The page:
Standard compounding techniques were employed to prepare a masterbatch that included the natural rubber, polyolefin copolymer additive (where applicable), carbon black, zinc oxide, retardor, and antioxidants. Specifically, these ingredients were mixed within an internal mixer for about five minutes at about 50 rpm. The initial temperature was about 110° C., and the drop temperature that was achieved was about 180° C. The masterbatch was allowed to cool, and the hardened fatty acid, sulfur, and accelerator were added to the masterbatch. Mixing was continued for about 30 seconds at about 50 rpm. The final drop temperature that was achieved was about 110° C.
As noted above, a polyolefin additive was optionally added to the stocks. Specifically, Stocks 3, 4, 7, and 8, which represent embodiments of this invention, included a propylene-ethylenecopolymer. Stocks 2 and 6 included a polypropylene homopolymer additive, and Stocks 1 and 5 did not include any polyolefin additive. Table II more specifically sets forth the polyolefin copolymer additive that was employed in each stock along with the molecular weight (MW), melt index, and ethylene content of each additive.
The melt index of each polyolefin was determined according to ASTM 1238 at 230° C. and a load of 2.16 Kg. Molecular weight was determined according to standard GPC analysis with polystyrene as a standard. Each polyolefin was obtained from the following commercial sources: Stock No. 2 from Aldrich Chemical Company; Stock No. 3 from Aristech Chemical Corporation under the tradename TI4119GN; Stock No. 4 from Aristech under the tradename TI15150M; Stock No. 6 from Aristech under the tradename FP300F; Stock No. 7 from Aristech under the tradename TI4330F; and Stock No. 8 from Aristech under the tradename TI5350M.
Each rubber stock that was prepared was sheeted and molded at 145° C. for about 33 minutes. The tensile mechanical properties were measured by using the procedure described in ASTM-D 412 at 100° C. The tensile test specimens were round rings with a dimension of 0.05 inches in width and 0.075 inches in thickness. The rings were notched at two places on the inner circumference of the ring at equidistant locations. A specific gauge length of 1.0 inch was used for the tensile tests. Also, the tear strengths of the vulcanized stocks were measured by using the procedure set forth in ASTM-D 624 at 100° C. The test specimens employed were round rings nicked at two points on their inside circumference, with a dimension of 0.25 inches in width, 0.10 inches in thickness, and 44 mm and 57.5 mm in inside and outside diameters, respectively. These specimens were tested at a specific gauge length of 1.750 inches. Still further, the resulting vulcanizates were tested for hysteresis loss as measured by tanδ data. The tanδ data was obtained by using a Rheometrics Dynamic Analyzer and the Dynamic-Temperature-Step-Test procedure was followed. The test specimens used for this sweep test were rectangular slabs with dimensions of 0.5 inches in width, 1.5 inches in length, and 0.1 inches in thickness. The following test conditions were employed: frequency 31.4 rad/sec, strain of 0.2 percent for the temperature range from −70° C. to −10° C., and a strain of 2 percent for the temperature range from −10° C. to 100° C. Still further, each vulcanizate was tested for wear resistance. Specifically, wear resistance was determined by using the Lambourn Test. The results of this test are reported as an abrasion index that is obtained from the ratio of the weight loss of the control sample to that of the tested sample. The specimens used for the Lambourn Test are circular donuts that have an inside diameter of about 0.9 inches, an outside diameter of about 1.9 inches, and are about 0.195 inches thick. According to the Lambourn Test, the specimens are placed on an axil and run at a slip ratio of 65 percent against a driven abrasive surface. The data obtained from all of the foregoing tests are reported in Table III.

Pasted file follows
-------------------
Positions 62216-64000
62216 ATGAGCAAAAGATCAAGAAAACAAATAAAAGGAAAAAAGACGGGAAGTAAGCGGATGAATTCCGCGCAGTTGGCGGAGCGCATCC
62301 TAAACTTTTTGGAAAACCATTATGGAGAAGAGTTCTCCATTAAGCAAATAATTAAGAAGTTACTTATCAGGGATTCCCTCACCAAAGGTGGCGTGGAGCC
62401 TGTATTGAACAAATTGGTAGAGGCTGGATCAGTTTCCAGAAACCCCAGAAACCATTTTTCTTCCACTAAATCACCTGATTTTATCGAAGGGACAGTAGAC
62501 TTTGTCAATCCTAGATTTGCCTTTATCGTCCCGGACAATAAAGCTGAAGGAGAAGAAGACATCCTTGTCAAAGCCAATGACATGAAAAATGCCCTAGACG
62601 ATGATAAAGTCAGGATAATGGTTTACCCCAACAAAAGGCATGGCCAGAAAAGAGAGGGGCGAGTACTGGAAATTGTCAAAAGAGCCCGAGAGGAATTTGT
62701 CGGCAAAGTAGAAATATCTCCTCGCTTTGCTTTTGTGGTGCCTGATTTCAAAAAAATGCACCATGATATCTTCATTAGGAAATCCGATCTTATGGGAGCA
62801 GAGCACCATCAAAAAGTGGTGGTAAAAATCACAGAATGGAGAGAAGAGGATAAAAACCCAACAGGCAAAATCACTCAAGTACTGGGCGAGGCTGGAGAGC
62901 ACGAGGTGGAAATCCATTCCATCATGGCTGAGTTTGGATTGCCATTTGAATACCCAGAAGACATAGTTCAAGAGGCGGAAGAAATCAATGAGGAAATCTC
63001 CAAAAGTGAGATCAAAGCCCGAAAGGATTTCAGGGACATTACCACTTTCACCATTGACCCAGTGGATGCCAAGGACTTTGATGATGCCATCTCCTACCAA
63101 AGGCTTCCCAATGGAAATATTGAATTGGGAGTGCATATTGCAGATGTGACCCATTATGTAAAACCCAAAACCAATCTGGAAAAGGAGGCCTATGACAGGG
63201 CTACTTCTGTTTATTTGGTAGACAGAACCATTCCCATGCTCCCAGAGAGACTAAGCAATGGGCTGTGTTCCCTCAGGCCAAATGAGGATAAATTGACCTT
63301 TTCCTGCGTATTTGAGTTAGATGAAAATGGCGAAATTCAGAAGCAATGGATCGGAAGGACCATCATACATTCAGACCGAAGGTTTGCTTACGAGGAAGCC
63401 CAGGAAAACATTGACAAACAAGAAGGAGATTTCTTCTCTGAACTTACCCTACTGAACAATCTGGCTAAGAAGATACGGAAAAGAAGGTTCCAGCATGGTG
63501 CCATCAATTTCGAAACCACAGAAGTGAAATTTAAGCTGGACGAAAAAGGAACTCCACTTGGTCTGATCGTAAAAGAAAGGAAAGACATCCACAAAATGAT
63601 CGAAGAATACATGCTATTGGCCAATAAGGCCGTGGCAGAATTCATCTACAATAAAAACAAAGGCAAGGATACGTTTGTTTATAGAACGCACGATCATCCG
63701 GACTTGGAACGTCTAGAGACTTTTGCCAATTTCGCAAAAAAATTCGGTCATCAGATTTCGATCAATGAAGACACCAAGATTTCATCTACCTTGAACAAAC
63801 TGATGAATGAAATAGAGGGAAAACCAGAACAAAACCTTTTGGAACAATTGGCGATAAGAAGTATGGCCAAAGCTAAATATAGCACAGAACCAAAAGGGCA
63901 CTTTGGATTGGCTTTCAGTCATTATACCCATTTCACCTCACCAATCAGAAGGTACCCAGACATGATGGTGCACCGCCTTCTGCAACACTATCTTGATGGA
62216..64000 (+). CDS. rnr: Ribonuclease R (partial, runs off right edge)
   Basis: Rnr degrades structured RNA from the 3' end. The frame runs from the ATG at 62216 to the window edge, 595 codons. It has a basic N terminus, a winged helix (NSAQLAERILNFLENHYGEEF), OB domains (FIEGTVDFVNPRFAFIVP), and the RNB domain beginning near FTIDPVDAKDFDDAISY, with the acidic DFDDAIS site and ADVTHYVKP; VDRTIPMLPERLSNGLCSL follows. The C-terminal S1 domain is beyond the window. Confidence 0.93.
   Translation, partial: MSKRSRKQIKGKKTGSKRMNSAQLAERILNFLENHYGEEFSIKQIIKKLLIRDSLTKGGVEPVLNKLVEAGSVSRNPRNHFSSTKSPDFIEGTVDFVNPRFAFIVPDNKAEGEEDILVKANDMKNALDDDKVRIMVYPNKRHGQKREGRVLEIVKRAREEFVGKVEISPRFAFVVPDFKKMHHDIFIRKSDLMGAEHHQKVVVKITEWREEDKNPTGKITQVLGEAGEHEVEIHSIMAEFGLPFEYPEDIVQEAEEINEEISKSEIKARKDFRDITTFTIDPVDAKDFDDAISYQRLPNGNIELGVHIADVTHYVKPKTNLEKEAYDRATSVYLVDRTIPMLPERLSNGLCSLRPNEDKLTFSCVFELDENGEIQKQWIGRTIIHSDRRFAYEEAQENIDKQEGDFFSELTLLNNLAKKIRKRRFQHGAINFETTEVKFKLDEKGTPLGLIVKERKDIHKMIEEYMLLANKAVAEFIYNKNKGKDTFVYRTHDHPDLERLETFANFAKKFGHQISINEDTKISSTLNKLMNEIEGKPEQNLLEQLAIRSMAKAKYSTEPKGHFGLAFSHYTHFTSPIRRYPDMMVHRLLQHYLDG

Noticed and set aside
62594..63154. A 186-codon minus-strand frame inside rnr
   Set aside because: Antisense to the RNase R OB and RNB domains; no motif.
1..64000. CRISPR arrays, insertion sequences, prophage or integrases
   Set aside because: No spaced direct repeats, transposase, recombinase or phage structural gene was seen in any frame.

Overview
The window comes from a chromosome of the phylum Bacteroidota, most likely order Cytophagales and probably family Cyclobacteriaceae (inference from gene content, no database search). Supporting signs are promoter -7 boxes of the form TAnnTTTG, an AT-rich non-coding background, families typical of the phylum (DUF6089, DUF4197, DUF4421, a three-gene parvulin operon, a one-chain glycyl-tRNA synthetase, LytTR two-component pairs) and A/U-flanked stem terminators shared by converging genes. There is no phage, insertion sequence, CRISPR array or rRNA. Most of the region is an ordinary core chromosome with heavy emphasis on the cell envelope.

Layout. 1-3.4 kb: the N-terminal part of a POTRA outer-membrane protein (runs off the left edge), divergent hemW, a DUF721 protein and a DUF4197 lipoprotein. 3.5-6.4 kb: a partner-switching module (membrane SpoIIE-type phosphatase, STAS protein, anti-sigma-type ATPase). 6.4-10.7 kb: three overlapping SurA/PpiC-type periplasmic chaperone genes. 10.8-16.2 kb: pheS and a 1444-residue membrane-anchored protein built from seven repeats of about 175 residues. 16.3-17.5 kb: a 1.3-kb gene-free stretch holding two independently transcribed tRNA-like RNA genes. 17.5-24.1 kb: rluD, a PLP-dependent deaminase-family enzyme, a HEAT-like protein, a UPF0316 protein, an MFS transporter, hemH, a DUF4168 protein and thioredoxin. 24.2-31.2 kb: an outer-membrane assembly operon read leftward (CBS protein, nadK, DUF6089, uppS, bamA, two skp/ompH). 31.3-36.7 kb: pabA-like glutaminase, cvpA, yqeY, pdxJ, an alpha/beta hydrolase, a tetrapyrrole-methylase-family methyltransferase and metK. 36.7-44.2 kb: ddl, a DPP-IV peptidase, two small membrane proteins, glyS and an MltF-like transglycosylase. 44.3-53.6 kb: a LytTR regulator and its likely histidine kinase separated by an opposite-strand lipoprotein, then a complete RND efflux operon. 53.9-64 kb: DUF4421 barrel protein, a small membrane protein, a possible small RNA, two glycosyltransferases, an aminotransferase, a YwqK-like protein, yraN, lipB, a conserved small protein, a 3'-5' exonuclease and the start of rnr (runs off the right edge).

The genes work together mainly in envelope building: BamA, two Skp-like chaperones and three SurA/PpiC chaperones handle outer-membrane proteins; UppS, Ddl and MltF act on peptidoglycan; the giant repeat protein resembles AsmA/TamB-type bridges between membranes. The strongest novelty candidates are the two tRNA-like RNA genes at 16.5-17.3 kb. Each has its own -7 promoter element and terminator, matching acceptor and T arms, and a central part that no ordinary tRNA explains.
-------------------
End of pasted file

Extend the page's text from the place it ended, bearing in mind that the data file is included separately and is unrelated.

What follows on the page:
Tensile Strength at Break @ (100° C.)(psi)